Well blog, I hope this is a good start to making it up to you for not corresponding for some time. Tonight is another going away party in Itaewon for the last of the departing teachers finishing their contracts and leaving for home this Summer. A total of 7 teachers have concluded their time here and left for home since I’ve arrived. It’s been a little surreal just arriving and seeing so many people I’ve just met depart, also a little odd being considered the “veteran” amongst the new hires.

The going away party isn’t for another 7 hours so I think I’m finished with this post, ready to sign out of Facebook, watch one last video on Pitchfork TV and leave the “Interpark Soo” PC Bang (motto: The moment when after many years of hard work and a long voyage you stand in the centre of your room, house, half-acre, square mile, island, country, knowing at last how you got there, and say, I own this.) and go see some of Seoul. I think Boramae park or wandering around the grounds of a buddhist temple seems like the perfect idea right now. Cheers!

Well today marks the anniversary of my 26th year in action. At roughly 9am at Evergreen Hospital in Kirkland, WA after 26 hours of labor yours truly emerged screaming my first epic yodel out to the world. Wasn’t quite the looker, some of you might not have heard of this phenomenon but prolonged labor and the ongoing  pressure of  exiting the womb can have a funny effect on a baby’s soft skull. I definitely came out looking similar to Dan Akroyd in the SNL based film the cone heads. My great-grandfather made a statement to the effect of “Congratulations you two but that is one ugly looking little boy”. My father said it was fairly disconcerting watching the doctor mold my head into the proper shape and I still have some funky ridges and bumps that show up whenever I Bic it in the summertime (which doesn’t happen often here in Seoul for fear of being confused with one of the enlisted gents you see in Itaewon).

On Saturday I was hoping to go to the FC Seoul game at World Cup Stadium but the monsoon season rains kinda killed that idea the day of. Not to big of a loss though since I still connected with some friends and made it to Hongdae. My birthday present to myself was a stop by Roots Time and having one golden hour sans KPop and its redundant, trivial tendencies. To each their own but for some one whose favorite genres are Metal and Reggae just can’t seem to abide the stuff myself.

After Roots Time we all went to one of the clubs around here and much dancing and debauchery commenced. All in all I had a great time. The last time I was abroad for my birthday was my 14th or 15th in Puerto Villarta, Mexico with my family. They are not here in Seoul but I feel I made the most of it and am appreciative for the friends and coworker that made it out. Tonight I’m taking it much easier (still start at 9am tomorrow at my hagwon) but am going to playbar in the neighboring district of Guro to play some pool and darts. Glad I’m still excited to celebrate my birthdays, once I get past my mid-twenties I see them more as a source of apprehension then celebration, haha!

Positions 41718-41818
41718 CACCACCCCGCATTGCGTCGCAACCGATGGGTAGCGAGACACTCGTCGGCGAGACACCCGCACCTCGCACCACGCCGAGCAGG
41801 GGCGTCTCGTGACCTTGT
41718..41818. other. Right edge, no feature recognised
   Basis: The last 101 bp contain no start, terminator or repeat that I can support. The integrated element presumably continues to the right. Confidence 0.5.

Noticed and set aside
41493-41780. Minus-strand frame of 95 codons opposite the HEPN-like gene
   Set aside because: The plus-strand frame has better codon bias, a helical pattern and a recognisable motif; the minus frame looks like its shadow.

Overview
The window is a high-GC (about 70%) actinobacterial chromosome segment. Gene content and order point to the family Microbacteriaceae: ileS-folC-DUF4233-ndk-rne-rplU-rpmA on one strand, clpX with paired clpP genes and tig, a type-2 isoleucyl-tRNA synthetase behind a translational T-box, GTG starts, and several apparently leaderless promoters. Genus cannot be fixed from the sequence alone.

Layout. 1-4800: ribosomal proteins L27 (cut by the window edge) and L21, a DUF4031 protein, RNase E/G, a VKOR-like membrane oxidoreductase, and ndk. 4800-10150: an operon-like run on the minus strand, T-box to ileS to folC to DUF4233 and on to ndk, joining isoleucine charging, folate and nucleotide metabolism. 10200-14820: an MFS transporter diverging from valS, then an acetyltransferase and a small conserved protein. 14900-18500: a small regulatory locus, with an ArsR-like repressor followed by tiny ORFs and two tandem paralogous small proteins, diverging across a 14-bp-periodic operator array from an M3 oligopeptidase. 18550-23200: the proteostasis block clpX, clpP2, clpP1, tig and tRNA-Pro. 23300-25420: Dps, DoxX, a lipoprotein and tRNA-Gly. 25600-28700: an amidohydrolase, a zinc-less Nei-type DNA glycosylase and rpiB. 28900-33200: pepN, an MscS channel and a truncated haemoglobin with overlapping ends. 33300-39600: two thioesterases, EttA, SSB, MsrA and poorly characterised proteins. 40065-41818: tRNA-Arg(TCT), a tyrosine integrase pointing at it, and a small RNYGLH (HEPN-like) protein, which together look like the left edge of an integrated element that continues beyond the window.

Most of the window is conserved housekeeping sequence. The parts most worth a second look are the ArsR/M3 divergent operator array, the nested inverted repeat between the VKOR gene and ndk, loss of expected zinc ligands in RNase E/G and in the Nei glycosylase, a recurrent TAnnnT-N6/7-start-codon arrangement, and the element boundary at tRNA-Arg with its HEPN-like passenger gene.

Oddly ornate Western architecture.

   There has been a ton of adventures and small stories to put down this last week. Rather than spend a ton of time documenting all of them I figured I’d put it down in a series of installments. Hence all of the post in a day or two since they’re covering a pretty packed 5 day period. Did my best to keep them somewhat in time-linear order though.

   So this weekend all of my coworkers were going out to stay at a pension (kind of like a house you can rent for the weekend) on the East coast. They had placed the reservation before I arrived and were apologizing profusely about not being able to invite me since it was already booked. This crew is way too nice, haha.

   Since they were all leaving early Saturday morning they were taking it pretty easy Friday night. I on the other hand kind of was wanting to go see some of the city. It was a 3 day weekend and for some reason or another was feeling the itch to go do some dancing and have a drink or two. Hung out with one coworker and watched a Werner Herzog documentary about the people who live and worked in Antarctica. Great flick. Headed out for the subway at about 11:30 to catch the last train into Hongdae.

   I knew that the subway stops running from midnight to about 5:30 so I was going out late on the off-chance I might stay out until the first run. Subways here cost no more than $1.40 at most whereas a cab back to my apartment would run me around $15 (which is still far less than the equivalent cab ride would be back in Seattle). I know some people back at home might be a little alarmed when they here I went out at midnight for a night on the town by myself (Dad, I know you are cringing as you read this) but this is a really safe part of town and my coworkers gave me a summary of how to make a night of it when going out solo.

   I also like the immersion aspect of going out with no one else. With other foreigners I can feel somewhat insulated by the numerous aspects of Seoul and Korean culture that seem so alien to me. By myself I was forced to observe more carefully and be a little more bold in talking to people whose grasp of my language was unknown to me. I could have gone to Itaewon and been surrounded by other foreigners but I kind of like the challenge of being forced to adapt and be on your toes socially.